On Wednesday, October 11, the Danish Ministry of Immigration and Integration announced that the order allowing for temporary border controls, initially set to expire on November 12, has been extended and will remain place until at least May 12. Danish authorities cited the heightened risk of terrorism and the ongoing migrant crisis as justification for the extension.
Denmark is one of 26 European countries included within the “Schengen Area,” all of which have agreed to passport-free travel and the elimination of border controls at their mutual borders. Border controls can be reintroduced on a temporary basis if the country wishing to do so cites a “serious threat to public policy or internal security.” Citing the threat of terrorism and the ongoing migrant crisis involving refugees fleeing conflict areas, Denmark reintroduced border controls at Danish ports and along the Danish-German and Danish-Swedish borders on January 4, 2016.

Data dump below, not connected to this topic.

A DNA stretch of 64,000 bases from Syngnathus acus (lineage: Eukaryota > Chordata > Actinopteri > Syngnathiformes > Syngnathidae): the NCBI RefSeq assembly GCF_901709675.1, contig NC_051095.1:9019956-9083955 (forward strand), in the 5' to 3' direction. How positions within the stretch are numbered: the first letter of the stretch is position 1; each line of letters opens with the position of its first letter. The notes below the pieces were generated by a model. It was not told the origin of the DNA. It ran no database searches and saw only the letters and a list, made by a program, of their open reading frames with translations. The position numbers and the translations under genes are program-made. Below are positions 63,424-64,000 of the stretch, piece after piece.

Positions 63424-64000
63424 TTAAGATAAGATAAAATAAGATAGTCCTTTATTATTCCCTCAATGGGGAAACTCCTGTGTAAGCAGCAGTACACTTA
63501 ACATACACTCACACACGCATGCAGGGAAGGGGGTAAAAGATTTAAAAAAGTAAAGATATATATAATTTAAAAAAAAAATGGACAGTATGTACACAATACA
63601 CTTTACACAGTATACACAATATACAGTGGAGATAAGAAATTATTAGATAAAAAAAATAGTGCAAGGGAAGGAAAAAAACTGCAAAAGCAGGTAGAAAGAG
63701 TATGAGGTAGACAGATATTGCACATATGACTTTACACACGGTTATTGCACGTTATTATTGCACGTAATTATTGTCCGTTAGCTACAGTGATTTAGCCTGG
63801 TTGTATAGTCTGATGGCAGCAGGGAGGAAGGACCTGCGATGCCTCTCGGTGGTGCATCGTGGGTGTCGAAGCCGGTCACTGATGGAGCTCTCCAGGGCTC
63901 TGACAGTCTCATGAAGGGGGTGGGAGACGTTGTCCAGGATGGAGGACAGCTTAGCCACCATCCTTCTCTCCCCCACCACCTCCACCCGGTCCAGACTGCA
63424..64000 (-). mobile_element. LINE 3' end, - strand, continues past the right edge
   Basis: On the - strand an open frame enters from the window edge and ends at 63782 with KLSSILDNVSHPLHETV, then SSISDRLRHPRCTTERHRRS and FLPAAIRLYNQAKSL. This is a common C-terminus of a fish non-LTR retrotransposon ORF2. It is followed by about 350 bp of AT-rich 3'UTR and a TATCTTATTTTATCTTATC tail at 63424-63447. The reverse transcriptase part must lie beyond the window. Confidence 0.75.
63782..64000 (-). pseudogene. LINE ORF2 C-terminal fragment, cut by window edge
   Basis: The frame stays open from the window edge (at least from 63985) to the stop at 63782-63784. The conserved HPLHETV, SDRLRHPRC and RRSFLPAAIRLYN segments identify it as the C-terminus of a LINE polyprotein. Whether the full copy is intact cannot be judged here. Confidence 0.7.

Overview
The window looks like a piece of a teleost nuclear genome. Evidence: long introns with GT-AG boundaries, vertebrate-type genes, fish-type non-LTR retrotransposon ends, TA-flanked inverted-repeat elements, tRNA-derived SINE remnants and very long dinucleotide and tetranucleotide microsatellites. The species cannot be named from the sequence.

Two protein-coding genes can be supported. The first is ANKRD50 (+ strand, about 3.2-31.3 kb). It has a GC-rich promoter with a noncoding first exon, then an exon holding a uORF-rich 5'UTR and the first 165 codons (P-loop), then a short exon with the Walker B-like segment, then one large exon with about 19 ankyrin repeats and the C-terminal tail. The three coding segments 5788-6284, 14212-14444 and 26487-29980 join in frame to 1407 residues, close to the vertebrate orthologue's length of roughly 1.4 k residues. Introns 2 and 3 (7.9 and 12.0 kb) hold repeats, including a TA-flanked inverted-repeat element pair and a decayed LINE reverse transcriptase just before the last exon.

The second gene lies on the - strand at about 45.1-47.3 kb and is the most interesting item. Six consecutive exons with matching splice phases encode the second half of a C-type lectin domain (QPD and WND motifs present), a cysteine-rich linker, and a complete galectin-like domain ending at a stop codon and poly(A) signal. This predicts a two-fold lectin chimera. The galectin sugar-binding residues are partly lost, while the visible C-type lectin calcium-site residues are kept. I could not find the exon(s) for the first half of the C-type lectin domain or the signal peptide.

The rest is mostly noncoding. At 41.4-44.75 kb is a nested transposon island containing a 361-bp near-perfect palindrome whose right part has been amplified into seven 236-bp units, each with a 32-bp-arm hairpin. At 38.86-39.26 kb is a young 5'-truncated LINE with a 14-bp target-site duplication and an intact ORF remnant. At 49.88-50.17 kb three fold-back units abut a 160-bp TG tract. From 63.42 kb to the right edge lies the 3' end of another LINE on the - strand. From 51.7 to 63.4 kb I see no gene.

Since 2015, millions of migrants from the Middle East and North Africa crossed Europe in the hope of obtaining asylum. Their arrival prompted the beginning of the “refugee crisis,” which continues to be a divisive issue in EU politics and society. This ongoing humanitarian and immigration crisis has coincided with a heightened terrorist threat across Europe, following a series of deadly attacks in major European cities in recent years, including Barcelona, Paris, London and Brussels.
Travelers are advised to always travel with proper documentation (passport, visa, etc.), to expect longer wait times at Danish border controls, and to monitor developments to the situation.